Thursday, August 29, 2013

Change, Challenge, and Opportunity: Psychiatry in an Age of Reform and Enlightenment

APA President Jeffrey Lieberman, M.D., is using the Psychiatric News Alert as a forum to reach APA members and other readers. Please send your comments to

To paraphrase the old Chinese saying, we are either blessed or cursed to live in interesting times. I believe that it is the former. Of course, that may be a matter of opinion, and it may require a bit of cognitive reframing to convince ourselves that this is the case, but while there may be some question about whether the current times are good or bad, there can be no question that we are entering a time of change.

To address this profoundly important matter—important to psychiatrists as well as to our patients—this article will be the first of a three-part series on the topic of our changing profession. (It is not by coincidence that the theme of APA’s 2014 annual meeting is “Changing Practice and Perception of Psychiatry.”) The articles will focus on the forces that are impacting psychiatric medicine and mental health care, particularly health care financing and scientific discovery. This first article will place these events in historical context.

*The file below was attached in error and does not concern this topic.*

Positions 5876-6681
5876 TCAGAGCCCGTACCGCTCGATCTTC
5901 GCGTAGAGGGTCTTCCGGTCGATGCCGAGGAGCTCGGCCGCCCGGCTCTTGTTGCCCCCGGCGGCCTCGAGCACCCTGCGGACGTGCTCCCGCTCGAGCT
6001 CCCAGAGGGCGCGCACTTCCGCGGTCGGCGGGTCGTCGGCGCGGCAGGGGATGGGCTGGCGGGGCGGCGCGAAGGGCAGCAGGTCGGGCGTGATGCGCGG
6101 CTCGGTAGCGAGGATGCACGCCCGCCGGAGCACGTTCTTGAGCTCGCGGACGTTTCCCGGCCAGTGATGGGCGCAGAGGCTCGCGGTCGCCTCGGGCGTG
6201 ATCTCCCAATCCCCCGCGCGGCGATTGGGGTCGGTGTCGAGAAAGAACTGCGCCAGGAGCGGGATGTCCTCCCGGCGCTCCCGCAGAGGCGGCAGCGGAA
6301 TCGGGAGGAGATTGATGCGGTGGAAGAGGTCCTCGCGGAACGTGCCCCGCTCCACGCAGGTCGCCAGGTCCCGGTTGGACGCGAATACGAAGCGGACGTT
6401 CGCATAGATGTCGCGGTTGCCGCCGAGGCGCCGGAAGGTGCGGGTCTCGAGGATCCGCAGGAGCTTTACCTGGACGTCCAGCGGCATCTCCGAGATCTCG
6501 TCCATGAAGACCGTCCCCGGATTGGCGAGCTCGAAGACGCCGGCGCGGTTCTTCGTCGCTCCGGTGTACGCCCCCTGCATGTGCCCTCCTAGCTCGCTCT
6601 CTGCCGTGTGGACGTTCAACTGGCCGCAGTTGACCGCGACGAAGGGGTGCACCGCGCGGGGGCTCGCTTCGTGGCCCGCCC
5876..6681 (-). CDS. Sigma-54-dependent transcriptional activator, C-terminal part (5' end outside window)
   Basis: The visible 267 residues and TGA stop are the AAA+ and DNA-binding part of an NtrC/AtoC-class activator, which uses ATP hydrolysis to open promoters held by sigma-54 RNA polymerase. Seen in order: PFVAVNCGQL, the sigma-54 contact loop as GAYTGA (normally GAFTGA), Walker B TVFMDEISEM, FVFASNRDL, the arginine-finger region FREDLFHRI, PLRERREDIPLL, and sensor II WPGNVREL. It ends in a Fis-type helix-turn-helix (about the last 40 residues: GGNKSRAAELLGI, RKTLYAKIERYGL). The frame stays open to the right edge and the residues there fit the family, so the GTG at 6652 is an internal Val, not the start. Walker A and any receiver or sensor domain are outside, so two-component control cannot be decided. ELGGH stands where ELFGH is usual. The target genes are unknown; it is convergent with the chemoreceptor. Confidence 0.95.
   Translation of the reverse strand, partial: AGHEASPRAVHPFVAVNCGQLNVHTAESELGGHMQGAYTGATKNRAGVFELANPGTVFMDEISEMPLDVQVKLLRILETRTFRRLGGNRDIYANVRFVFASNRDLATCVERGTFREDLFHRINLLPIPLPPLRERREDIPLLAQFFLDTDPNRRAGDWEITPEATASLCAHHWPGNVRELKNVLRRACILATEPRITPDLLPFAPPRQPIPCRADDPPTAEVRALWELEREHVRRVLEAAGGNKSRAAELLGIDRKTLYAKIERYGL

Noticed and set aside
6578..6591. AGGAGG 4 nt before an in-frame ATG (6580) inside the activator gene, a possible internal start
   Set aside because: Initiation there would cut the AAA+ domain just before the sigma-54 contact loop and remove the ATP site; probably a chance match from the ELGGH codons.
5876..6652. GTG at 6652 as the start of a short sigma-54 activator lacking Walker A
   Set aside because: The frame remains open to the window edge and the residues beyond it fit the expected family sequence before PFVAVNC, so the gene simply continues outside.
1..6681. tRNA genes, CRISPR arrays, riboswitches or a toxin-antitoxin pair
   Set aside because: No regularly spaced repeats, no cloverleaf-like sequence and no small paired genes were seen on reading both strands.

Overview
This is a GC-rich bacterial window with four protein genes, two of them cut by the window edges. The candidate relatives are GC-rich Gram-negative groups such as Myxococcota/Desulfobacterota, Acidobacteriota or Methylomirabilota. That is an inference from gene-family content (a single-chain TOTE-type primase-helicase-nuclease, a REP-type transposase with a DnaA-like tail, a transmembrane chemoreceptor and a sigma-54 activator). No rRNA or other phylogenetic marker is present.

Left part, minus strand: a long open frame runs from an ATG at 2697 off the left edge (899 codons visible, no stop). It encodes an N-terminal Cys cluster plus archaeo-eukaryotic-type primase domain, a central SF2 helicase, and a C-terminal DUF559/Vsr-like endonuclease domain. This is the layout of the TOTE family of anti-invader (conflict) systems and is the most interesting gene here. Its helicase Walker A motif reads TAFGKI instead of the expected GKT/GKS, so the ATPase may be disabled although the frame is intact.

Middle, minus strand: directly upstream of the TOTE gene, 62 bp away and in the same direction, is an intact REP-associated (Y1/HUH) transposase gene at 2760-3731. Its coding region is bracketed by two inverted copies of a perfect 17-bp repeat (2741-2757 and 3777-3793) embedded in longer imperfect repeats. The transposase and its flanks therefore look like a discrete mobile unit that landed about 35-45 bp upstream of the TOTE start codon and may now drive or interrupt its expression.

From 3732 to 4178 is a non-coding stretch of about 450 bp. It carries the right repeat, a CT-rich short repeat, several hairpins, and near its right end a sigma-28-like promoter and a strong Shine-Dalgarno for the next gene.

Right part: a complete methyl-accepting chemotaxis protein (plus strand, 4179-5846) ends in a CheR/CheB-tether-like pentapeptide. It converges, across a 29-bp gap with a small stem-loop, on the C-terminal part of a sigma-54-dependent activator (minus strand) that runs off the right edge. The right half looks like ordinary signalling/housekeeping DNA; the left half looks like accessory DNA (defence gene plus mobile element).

The discipline of psychiatry has evolved to its current form over the past 200 years. Its history is punctuated by certain inflection points, which mark transformative changes in our profession. I believe that we are approaching another such moment in our profession’s development. For this reason, it is useful to revisit and reflect on the past to understand better not just where we are now, but also where we are going.

To read more, click here.

You can follow Dr. Lieberman on Twitter at @DrJlieberman. To do so, go to, log in or register, and click on “Follow.”


The content of Psychiatric News does not necessarily reflect the views of APA or the editors. Unless so stated, neither Psychiatric News nor APA guarantees, warrants, or endorses information or advertising in this newspaper. Clinical opinions are not peer reviewed and thus should be independently verified.